The Commissioner (Appeals), after considering the submissions made before him, held as under: I am of the view that the claim of the assessee should be allowed.

It is evident from the facts on record and the submission of the authorised representative, that substantial capital expenditure was incurred on new building, plant and machinery. The licence and the letter of intent were also given for substantial expansion. Applying the ratio of the decision cited by the authorised representative to the facts of the assessee's case, I hold that the assessee-company is entitled to relief under Section 80J in respect of the new range relays department. The ITO is, therefore, directed to verify the value of the air-compressor and pneumatic machine said to have been used in the flew undertaking. If the value of the air-compressor and pneumatic machine is found to be less than 20 per cent, as provided in the section, admissible relief under Section 80J should be granted, 8. Before us, it was contended by the learned departmental representative that the Commissioner (Appeals) had not taken into consideration the reasons given by the ITO for coming to the conclusion that the assessee was not entitled to relief under Section 80J. He urged that although new machinery were installed for the manufacture of new range relays in the existing business of the assessee, but that fact alone was not enough for coming to the conclusion that the assessee set up a new independent unit and, therefore, the ITO was right in rejecting the assessee's claim. He also urged that there was no substantial expansion. The learned counsel for the assessee, on the other hand, reiterated the same contentions as were advanced before the Commissioner (Appeals) and placed reliance on the decision of the Calcutta High Court in Indian Aluminium Co. Ltd.'s case (supra) and the decision of Supreme Court in Indian Aluminium Co. Ltd.'s case (supra) and the cases of Indian Aluminium Co. Ltd. v. CIT [1983] 140 ITR 114 (Cal.) and CIT v. Shree Digvijay Cement Co. Ltd. [1983] 144 ITR 532 (Guj.).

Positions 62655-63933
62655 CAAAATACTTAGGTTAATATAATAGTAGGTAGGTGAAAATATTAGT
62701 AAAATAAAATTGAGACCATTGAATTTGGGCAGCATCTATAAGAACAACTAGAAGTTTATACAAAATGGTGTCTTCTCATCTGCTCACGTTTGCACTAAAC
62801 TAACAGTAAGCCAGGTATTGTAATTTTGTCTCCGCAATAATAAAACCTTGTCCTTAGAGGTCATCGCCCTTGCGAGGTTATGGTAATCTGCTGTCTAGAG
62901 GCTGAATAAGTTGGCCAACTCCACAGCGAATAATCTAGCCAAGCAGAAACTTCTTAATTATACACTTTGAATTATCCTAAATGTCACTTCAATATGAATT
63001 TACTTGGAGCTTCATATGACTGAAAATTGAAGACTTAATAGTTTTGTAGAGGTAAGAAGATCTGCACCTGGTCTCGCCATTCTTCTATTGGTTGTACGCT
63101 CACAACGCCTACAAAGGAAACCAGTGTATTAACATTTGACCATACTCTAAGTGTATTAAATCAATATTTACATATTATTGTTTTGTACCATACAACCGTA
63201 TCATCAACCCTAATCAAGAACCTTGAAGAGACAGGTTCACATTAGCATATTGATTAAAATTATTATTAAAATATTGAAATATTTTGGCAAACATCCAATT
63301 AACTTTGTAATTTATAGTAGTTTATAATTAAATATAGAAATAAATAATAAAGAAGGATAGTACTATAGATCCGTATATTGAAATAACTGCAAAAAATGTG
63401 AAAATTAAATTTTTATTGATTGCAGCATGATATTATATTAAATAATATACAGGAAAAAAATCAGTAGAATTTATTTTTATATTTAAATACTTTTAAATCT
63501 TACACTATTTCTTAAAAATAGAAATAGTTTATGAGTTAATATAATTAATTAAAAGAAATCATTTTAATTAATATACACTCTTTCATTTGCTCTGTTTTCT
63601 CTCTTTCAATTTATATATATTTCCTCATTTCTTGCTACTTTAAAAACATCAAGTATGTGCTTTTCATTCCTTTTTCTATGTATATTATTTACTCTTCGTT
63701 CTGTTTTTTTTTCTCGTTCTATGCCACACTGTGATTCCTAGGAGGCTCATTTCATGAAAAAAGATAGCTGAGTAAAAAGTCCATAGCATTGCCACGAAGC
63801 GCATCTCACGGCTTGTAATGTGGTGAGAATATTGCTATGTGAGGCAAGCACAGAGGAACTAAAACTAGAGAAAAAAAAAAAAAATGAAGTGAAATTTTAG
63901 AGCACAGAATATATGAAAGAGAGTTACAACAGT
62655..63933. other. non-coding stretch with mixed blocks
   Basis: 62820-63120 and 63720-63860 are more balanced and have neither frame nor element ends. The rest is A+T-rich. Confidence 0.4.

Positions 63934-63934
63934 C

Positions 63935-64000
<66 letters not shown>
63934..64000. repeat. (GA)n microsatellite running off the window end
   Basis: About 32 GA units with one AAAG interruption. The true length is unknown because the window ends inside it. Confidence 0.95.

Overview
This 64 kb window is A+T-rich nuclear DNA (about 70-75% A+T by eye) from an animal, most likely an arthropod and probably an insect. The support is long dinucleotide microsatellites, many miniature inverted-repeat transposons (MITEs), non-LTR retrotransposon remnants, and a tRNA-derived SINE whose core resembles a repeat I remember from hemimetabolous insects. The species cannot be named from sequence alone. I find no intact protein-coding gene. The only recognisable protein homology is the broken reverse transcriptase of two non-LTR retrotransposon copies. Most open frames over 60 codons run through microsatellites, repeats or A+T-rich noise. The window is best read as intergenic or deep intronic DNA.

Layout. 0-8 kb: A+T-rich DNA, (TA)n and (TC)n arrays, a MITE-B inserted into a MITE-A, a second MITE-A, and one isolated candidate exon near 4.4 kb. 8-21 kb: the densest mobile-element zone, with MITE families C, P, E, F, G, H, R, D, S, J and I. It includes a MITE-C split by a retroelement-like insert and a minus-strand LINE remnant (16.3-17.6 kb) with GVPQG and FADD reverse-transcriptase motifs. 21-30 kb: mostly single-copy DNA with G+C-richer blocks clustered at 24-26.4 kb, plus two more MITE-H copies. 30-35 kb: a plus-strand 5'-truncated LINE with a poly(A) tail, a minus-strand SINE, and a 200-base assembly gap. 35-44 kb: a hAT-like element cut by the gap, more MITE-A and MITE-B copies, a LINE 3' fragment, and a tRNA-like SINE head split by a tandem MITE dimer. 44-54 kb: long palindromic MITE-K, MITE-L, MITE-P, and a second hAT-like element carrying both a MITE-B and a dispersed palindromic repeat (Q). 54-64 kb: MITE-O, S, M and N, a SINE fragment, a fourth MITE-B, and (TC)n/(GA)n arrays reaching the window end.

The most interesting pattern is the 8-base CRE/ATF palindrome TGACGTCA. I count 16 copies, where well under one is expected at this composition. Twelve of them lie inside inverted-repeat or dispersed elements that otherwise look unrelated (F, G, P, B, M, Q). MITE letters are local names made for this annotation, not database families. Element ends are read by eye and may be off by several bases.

9. There is no dispute about the fact that the assessee incurred substantial capital expenditure on installation of plant and machinery for the manufacture of new range relay. The Commissioner (Appeals) has recorded a finding of fact that such machinery was installed in a new building. New range relay was a new type of production that was achieved by the assessee by installation of new machinery. In the case of Indian Aluminium Co. Ltd. (supra), the assessee made extension to the existing centres at Belur and Alupuram and installed new plant and machinery there, as a result of which production of aluminum ingots went up by double. On these facts the Calcutta High Court held that the assessee was entitled to deduction under Section 15C of the Indian Income-tax Act, 1922, and the Supreme Court affirmed that decision of the Calcutta High Court. Then, again the Calcutta High Court in the case of Indian Aluminium Co. Ltd. (supra) held that where evidence shows that a new unit has not been formed by the splitting up or reconstruction of the existing unit, the building or machinery for the unit are all new and the new unit is financed by additional capital, it would be entitled to relief under Section 80J. The Gujarat High Court in the case of Shree Digvijay Cement Co. Ltd. (supra) held that in order to be entitled to relief under Section 80J, the following facts had to be established by the assessee, namely, investment of fresh capital, manufacture or production of articles yielding additional profit attributable to the new outlay of capital, employment of requisite labour and separate and distinct identity. In the instant case, as we see, fresh capital was introduced for installation of new machinery in order to manufacture a new type of relay in a separate building. Therefore, bearing in mind the principle laid down in the aforementioned cases and considering the facts of the case, we find no reason to interfere with the orders of the Commissioner (Appeals) on this point.

10 to 25. [These paras are not reproduced here as they involve minor issues.]